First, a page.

Most eloquent rant ever on loss of civil liberties

#1
Had a quick search, but doesn't look as if it's been picked up here. Phillip Pullman, in the Times today, has written a brilliant piece on the erosion of our civil liberties by the spineless scum that run our country, taster below:

The nation dreams it is a democratic state where the laws were made by freely elected representatives who were answerable to the people. It used to be such a nation once, it dreams, so it must be that nation still. It is a sweet dream.

You are not to be trusted with laws

So we shall put ourselves out of your reach

We shall put ourselves beyond your amendment or abolition

You do not need to argue about any changes we make, or to debate them, or to send your representatives to vote against them

You do not need to hold us to account

You think you will get what you want from an inquiry?

Who do you think you are?

What sort of fools do you think we are?
Full article here.
 
#2
What a chilling piece of prose. I agree (sadly) with mutch of what Pullman says.

We have blundered into a being a semi democratic state - this week I was back with my family in Poland and I realised just how pervasive New Liarbour have been in terms of changing my own mindset. Example - silly but relevant - Parking - I parked outside a chemist and saw a warden type person - I felt the usual angst about having to move the car etc. In fact there were no dramas - a reasonable explanation of what I was doing = no ticket. As I say a silly example but I think a metaphor for how we now live in the UK and how we are now forced to think about everything we do and movement we make, we now always seem to incur the wrath of some restriction/permissions. That is the sort of tyranny they got rid of in Poland in 1990.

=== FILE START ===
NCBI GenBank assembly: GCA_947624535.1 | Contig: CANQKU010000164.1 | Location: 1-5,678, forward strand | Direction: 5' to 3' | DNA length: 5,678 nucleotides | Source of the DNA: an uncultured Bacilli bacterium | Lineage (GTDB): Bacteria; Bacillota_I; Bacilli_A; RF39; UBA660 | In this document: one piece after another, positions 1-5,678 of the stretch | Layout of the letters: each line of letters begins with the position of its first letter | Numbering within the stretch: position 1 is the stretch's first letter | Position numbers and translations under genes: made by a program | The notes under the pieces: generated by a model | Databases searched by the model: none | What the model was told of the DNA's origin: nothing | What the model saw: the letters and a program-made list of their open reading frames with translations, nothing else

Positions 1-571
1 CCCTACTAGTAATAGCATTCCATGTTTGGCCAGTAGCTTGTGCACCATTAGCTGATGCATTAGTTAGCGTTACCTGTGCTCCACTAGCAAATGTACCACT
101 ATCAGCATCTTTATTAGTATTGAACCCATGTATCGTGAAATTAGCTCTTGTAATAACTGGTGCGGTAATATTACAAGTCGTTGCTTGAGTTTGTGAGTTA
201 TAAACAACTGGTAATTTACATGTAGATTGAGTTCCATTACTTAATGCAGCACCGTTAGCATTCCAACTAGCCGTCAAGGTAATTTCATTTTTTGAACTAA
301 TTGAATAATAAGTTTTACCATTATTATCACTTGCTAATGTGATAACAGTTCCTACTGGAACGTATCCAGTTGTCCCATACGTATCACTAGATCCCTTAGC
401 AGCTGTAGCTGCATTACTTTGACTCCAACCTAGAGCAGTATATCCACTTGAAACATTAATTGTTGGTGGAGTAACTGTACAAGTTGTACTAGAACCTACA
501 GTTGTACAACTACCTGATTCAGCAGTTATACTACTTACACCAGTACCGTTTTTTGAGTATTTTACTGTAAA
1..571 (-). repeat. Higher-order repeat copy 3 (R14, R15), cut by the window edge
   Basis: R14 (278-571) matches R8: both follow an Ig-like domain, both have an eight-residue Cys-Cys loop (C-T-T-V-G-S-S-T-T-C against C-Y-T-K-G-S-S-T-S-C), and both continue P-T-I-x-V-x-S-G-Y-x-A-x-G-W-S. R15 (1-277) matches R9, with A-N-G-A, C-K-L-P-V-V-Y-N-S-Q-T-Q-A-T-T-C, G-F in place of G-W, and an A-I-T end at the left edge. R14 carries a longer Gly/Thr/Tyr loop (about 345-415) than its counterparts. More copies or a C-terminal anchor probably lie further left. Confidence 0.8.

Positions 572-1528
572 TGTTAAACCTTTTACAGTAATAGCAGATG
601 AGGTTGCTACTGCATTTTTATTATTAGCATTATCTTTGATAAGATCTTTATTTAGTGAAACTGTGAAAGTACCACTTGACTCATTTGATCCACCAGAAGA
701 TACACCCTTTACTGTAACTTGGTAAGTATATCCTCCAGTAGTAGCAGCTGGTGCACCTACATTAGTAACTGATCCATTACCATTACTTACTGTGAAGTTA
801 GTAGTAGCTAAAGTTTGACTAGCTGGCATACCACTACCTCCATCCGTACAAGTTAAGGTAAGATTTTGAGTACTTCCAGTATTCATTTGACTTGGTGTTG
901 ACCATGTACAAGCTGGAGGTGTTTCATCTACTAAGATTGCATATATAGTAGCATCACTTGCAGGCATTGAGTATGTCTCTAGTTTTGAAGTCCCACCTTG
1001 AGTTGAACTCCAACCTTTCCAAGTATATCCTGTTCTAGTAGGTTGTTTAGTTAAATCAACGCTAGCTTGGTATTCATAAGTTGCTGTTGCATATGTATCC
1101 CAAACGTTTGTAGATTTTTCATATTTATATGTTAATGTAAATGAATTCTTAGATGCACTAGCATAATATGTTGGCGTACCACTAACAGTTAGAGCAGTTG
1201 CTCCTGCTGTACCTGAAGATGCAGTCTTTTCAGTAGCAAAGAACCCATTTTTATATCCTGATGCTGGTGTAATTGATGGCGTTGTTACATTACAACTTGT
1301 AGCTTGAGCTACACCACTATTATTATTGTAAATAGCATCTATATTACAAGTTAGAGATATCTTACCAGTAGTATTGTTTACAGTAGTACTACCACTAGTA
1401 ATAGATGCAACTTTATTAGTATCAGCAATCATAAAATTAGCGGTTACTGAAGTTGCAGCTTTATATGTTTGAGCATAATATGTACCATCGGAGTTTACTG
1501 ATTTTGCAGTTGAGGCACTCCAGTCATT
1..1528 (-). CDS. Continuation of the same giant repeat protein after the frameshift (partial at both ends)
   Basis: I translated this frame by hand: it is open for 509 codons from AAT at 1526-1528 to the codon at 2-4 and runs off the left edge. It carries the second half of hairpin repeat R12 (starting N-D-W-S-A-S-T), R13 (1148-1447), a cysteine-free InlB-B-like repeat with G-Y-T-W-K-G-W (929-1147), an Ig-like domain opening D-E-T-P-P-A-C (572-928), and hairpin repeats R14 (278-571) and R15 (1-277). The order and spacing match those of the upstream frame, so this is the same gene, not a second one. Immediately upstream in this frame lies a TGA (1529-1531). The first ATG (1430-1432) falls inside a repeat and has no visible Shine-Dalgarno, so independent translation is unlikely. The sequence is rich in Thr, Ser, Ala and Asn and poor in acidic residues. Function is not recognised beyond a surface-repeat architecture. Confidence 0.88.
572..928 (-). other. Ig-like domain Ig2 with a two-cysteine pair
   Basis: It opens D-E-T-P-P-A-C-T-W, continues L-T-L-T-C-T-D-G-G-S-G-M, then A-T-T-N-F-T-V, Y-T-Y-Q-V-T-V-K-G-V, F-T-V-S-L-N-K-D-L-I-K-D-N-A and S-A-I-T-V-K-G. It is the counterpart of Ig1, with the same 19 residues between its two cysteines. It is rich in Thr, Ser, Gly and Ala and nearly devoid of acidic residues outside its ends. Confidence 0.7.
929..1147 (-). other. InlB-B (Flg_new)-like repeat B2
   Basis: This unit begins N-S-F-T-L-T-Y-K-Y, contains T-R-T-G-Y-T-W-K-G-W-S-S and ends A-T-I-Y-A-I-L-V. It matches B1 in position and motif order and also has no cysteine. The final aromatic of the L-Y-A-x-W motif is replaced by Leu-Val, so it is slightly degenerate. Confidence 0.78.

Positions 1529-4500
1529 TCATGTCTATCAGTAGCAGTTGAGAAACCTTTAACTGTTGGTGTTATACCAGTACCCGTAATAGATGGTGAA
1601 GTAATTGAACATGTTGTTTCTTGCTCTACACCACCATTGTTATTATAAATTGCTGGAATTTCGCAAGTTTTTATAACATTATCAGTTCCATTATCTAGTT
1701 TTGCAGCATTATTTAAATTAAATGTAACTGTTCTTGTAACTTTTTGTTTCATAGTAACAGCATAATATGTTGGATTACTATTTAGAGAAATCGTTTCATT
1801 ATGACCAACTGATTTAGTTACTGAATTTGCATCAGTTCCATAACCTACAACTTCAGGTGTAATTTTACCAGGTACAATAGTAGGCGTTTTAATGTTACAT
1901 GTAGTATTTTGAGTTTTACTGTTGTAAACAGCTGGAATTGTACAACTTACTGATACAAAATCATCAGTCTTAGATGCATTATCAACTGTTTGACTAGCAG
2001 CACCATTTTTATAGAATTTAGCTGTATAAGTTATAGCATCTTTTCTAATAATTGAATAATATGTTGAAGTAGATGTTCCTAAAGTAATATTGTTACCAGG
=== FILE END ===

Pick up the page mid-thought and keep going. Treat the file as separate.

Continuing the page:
Who would have thought that I would experience more simple freedom in Poland than in the UK - I never would have thought that in my lifetime.

We have allowed the Govt to control and systemise our lives too much. The systems can be dismantled that part is easy - but what do we do about the generation of "busy bodies" (informants) New Liarbour have created that exist right through the public sector - they will want to hang onto their jobs/power. These Civil servants even believe that they are doing the right thing.

This will be the real challenge for the Tories. If they really want to take it on.
 

Flight

LE
Book Reviewer
#3
Its exactly what the Labour government did after the war. Churchill's campaign was based around getting rid of the myriad 'snoopers' on the public purse.

I refuse to believe that the Tories are unaware of this. :evil:


What chance a Churchill nowadays?
 
#4
Flight said:
Its exactly what the Labour government did after the war. Churchill's campaign was based around getting rid of the myriad 'snoopers' on the public purse.

I refuse to believe that the Tories are unaware of this. :evil:


What chance a Churchill nowadays?
What chance indeed?

I notice that Jabba the Prescott has been banging on this lunch time about the banks and has said that the Govt should just take the Pension away from that RBS dude.

Now much as I think that the RBS pension is excessive what winds me up more is Prescott's mindset - he thinks the Govt can just take someone's pension away without any thought for the precedent that this might set. Nothing is ever that simple, unless you want to be totalitarian.